Wolff v. NH Department of Corrections et al
ORDER taking under advisement 38 Motion for Preliminary Injunction.Respond due within 20 days So Ordered by Judge James R. Muirhead. (mxm)
Wolff v. NH Department of Corrections et al
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UNITED STATES DISTRICT COURT FOR THE DISTRICT OF NEW HAMPSHIRE
Charles Jay Wolff v. New Hampshire Department of Corrections, et al. ORDER Civil No. 06-cv-321-PB
Before the Court is Charles Wolff's motion for emergency injunctive relief (document no. 38). held before me on August 1, 2007. A hearing on the motion was
Wolff alleges that he has not
been provided with a diet that meets both his spiritual and medical needs, and that he is not receiving adequate pain medication to treat pain caused by his serious medical conditions. Defendants object (document no. 40).
The Court has reviewed all of the documents filed by Wolff in support of this action as well as the testimony and evidence presented at the hearing. Upon reviewing all of the relevant
information in this matter, the Court is now fully apprised of the argument the plaintiff was attempting to make during the August 1 hearing regarding the problem he is having with his kosher diet.
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Wolff testified that he is currently provided with a Kosher diet that meets his religious needs. Certain items on the
prison's standard Kosher diet, such as sweets, bread, soy, tofu, and fish, are restricted for Wolff due to his diabetes.1 At some
time in the last several years, the prison changed its kosher food menu. In the past, the prison served Kosher inmates Now, the prison has replaced the frozen
prepackaged frozen food.
entrees with shelf stable Kosher entrees that can be steamed and served to the inmates without any kitchen worker having to touch the food, resolving some issues that surround the preparation of kosher food in an otherwise non-kosher kitchen. Wolff testified
at the hearing that on each occasion when he has eaten the shelf stable prepackaged foods, he has suffered from severe cramps and diarrhea, often lasting throughout the day. Wolff has
accommodated this reaction by refusing to eat the shelf stable
Interestingly, however, the diet is not restricted to accommodate other significant medical issues plaguing Wolff. For example, although Wolff is being treated for heart problems he has developed during his incarceration, which include at least one prior heart attack and heart surgery, high cholesterol, and high blood pressure, he is routinely fed meals consisting largely of eggs, commonly known to be high in cholesterol, as part of his regular diet. 2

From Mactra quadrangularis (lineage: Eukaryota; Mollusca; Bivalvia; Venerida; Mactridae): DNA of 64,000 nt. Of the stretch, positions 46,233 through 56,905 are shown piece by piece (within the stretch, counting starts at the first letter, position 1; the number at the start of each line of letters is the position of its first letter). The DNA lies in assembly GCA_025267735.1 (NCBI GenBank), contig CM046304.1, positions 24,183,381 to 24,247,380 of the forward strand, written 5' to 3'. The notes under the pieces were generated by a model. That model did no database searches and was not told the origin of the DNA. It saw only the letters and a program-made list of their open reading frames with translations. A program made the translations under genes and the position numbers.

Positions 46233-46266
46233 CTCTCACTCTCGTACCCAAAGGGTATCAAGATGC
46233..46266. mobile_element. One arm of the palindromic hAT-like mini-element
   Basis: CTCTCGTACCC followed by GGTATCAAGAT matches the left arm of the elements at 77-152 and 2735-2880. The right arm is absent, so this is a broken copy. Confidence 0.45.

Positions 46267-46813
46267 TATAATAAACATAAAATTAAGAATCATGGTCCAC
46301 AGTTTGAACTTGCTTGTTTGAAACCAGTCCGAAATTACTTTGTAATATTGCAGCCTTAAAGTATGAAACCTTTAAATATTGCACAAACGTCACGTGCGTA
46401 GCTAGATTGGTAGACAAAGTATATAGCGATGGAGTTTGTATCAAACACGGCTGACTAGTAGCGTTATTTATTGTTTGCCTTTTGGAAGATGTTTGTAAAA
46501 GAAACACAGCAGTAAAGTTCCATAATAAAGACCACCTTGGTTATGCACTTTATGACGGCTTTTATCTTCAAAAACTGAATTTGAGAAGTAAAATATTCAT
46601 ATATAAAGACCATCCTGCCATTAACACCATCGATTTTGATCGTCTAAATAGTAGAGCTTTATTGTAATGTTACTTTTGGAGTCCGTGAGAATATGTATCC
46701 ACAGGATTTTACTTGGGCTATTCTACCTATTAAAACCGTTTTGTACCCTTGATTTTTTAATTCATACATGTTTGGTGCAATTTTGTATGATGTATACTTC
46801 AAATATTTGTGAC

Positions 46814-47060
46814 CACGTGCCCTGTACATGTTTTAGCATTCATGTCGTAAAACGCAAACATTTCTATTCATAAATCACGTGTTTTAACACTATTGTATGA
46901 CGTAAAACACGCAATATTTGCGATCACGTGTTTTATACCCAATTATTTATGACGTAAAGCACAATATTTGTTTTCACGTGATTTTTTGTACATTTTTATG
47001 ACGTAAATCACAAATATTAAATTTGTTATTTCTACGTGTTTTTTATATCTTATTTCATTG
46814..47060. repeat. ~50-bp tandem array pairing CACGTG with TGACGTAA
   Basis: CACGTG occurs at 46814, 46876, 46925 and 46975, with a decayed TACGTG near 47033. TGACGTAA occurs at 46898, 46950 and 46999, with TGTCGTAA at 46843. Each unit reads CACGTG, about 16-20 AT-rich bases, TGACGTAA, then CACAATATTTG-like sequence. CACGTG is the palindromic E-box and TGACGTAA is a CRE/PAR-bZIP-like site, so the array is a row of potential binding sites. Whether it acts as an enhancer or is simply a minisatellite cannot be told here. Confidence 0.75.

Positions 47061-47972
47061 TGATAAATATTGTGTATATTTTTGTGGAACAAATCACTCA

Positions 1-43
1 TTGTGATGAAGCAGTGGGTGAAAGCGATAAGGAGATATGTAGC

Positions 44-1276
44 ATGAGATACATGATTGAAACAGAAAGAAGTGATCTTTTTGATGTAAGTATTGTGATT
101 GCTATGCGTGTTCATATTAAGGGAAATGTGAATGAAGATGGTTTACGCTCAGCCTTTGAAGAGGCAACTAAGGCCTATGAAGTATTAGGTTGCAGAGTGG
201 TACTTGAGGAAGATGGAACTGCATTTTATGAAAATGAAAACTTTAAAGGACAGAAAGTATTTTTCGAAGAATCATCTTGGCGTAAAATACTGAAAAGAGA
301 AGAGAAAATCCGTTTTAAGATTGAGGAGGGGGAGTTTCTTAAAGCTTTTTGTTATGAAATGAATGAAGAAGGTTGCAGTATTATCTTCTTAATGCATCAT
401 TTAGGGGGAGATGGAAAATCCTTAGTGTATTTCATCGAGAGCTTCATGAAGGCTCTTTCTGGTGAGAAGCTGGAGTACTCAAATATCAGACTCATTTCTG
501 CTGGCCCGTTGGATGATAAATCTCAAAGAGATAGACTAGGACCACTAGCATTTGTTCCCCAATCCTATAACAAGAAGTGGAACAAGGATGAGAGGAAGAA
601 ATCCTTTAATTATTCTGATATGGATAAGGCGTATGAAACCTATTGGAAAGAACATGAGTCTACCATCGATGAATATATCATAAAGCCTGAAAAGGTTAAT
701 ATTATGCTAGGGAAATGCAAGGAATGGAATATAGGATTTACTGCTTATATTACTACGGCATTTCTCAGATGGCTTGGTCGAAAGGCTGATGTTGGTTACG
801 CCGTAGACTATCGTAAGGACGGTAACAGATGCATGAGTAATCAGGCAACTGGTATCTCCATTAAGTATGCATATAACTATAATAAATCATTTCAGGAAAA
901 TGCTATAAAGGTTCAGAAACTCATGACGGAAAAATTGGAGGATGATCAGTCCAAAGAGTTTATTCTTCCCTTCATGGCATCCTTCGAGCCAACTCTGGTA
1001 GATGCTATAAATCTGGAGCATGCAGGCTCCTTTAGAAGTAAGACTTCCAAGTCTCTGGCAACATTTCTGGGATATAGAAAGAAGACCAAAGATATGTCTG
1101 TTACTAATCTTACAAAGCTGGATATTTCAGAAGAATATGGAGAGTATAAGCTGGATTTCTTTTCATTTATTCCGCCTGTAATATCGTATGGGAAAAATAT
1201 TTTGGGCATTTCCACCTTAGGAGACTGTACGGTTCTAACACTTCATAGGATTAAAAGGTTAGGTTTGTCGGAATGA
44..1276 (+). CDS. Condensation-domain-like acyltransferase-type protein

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Wolff contends that there is some ingredient in the While
shelf stable meals that is causing his digestive problems. Wolff did not present any medical testimony to support this
assertion, his uncontradicted testimony regarding his reaction to the meals, regardless of whether the reaction is caused by a specific ingredient in the food, or Wolff's own inability to tolerate the food, is sufficient for this Court to find that the meals cause Wolff to suffer from severe cramps and diarrhea. Wolff has addressed his dietary concerns with a number of officials at the prison in the past without receiving any alternative menu or treatment for digestive distress. Specifically, on December 26, 2005, Wolff wrote an Inmate Request Slip ("IRS") directed to Dr. Celia Englander asking for a medical pass at the kitchen to excuse him from eating soy, tofu, and fish, because the reaction to those foods made him ill. According to that IRS, Englander and Wolff had previously discussed the issue, and Englander advised Wolff to identify the meals he couldn't eat and return them to the kitchen supervisor, and that eventually the kitchen staff would catch on and stop
Evidence at the hearing demonstrated that in July 2007, Wolff refused to eat the main course of his dinner 29 out of 31 days in order to avoid the digestive issues described above. 3
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serving those items to Wolff.
Instead of receiving a response
from Englander, Medical Records Administrator Joyce Leeka responded to Wolff that his "kosher diet is religious, not medical. Health Services has no responsibility for issues with Wolff received no response regarding the
medical concerns he raised. On January 29, 2006, Wolff sent an IRS to prison health services nursing supervisor Donna Timulty complaining about the diet he was receiving, and again noting that he was receiving eggs and soy. In that instance, the IRS was not clear as to what
the precise medical problem was with the diet, although Wolff had previously addressed the issue with Englander and other health services personnel. Timulty responded on February 6, 2006,
stating "Charlie - as I told you before medical has nothing to do with your Kosher diet. I also pulled your canteen list there are